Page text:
Saturday of our trip away saw us heading back into London as we were meeting friends for a meal in the evening. We met them near Liverpool Street Station, and Waterstones Broadgate is situated nearby (there’s a Waterstones on the station concourse too, but that one doesn’t open at weekends). It’s located in a modern shopping centre called 100 Liverpool Street. It opened in 2022.
Below is an image of the sculpture Kindertransport – The Arrival by Frank Meisler which stands outside Liverpool Street Station. It commemorates the 10,000 Jewish orphans who arrived at Liverpool Street Station between 1938 and 1939, having fled the Nazis.
Our first stop of the day was to the Museum of the Home in Shoreditch. The building was formerly almshouses, built for widows of ironmongers by Sir Robert Geffrye, a merchant who made significant wealth from the slave trade. The museum was originally called the Geffrye Museum, but his name was dropped in 2021. The photo top left below is of a painting by J H Lynch and the subject is ‘Tina’. My parents had a copy of this on the wall of their dining room for many years!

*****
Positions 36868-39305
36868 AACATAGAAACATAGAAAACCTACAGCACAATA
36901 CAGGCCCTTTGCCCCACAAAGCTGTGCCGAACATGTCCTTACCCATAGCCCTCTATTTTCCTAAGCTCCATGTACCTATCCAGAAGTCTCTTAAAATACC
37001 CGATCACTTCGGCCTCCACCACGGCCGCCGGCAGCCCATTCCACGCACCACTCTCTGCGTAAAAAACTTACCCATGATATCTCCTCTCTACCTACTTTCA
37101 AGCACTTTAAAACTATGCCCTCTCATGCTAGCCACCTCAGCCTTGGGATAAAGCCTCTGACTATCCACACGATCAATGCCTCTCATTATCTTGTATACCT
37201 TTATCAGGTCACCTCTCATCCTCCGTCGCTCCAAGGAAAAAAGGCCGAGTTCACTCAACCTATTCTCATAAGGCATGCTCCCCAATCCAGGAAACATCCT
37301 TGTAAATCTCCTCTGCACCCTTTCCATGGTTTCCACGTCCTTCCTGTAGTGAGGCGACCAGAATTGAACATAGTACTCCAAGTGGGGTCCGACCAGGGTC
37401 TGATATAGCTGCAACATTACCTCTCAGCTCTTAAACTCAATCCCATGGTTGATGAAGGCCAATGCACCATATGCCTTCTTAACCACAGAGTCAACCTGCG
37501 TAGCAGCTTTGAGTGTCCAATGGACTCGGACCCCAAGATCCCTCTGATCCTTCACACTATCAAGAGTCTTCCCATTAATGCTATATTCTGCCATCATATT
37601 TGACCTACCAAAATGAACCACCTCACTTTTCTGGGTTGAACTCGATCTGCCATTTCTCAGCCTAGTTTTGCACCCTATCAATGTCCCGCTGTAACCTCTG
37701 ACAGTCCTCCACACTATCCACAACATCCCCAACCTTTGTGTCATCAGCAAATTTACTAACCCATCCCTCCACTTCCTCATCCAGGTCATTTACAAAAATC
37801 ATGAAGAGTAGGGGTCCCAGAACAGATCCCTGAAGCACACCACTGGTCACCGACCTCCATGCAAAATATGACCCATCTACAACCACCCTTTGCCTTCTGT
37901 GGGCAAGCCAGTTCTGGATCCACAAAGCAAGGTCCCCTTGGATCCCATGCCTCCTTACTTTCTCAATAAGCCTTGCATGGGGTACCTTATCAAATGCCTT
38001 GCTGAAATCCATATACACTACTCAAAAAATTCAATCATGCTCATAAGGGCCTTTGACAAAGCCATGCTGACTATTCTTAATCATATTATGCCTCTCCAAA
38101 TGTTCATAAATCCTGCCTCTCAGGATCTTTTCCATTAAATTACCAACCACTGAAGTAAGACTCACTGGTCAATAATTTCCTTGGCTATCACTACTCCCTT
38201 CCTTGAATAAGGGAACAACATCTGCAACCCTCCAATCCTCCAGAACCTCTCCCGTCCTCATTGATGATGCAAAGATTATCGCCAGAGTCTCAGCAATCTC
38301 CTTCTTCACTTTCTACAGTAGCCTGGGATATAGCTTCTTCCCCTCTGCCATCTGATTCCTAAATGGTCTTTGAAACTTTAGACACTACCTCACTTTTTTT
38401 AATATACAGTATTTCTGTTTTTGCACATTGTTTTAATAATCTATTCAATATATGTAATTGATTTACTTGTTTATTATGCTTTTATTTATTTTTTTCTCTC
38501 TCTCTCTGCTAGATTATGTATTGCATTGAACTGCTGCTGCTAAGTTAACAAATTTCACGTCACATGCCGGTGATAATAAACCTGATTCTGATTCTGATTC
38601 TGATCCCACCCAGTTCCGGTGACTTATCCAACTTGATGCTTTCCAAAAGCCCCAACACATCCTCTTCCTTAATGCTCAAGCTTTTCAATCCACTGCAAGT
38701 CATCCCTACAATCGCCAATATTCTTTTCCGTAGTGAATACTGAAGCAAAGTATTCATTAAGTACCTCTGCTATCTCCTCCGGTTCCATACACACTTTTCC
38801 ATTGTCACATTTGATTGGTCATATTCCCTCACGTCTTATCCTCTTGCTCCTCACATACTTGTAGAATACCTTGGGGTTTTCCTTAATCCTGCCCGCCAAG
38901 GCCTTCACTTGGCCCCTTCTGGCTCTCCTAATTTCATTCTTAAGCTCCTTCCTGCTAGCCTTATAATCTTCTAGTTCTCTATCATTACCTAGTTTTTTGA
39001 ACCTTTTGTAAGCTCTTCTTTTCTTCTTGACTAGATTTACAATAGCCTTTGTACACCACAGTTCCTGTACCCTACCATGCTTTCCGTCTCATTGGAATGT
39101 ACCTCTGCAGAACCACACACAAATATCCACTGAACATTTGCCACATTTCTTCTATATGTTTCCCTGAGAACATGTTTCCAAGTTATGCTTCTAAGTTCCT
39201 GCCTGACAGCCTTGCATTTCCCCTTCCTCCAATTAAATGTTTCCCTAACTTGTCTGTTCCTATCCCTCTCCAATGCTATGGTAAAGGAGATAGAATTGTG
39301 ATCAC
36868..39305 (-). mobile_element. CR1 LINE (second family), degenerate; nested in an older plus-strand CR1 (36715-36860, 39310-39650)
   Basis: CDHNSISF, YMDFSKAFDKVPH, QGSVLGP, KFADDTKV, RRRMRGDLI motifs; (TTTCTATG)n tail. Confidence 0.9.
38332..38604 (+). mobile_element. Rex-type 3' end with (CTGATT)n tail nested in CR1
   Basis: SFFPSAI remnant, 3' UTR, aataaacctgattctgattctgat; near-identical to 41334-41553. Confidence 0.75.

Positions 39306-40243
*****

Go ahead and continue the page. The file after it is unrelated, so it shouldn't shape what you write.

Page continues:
After leaving the museum we walked to Arnold Circus in Bethnal Green. This park sits at the centre of the Boundary Estate, one of the first social housing estates which was built on the site of one of London’s most notorious slums, known as the Old Nichol Rookery.
Our final visit before meeting our friends was to have a quick walk around the City. Below, clockwise from top left are  The Lloyd’s Building,  The ‘Gherkin’, with St Andrew Undershaft church in the foreground and [3 & 4] two entrances to Leadenhall Market.
The photograph of the rear of the Museum of the Home above is copyright Cmglee and used with permission under the creative commons license.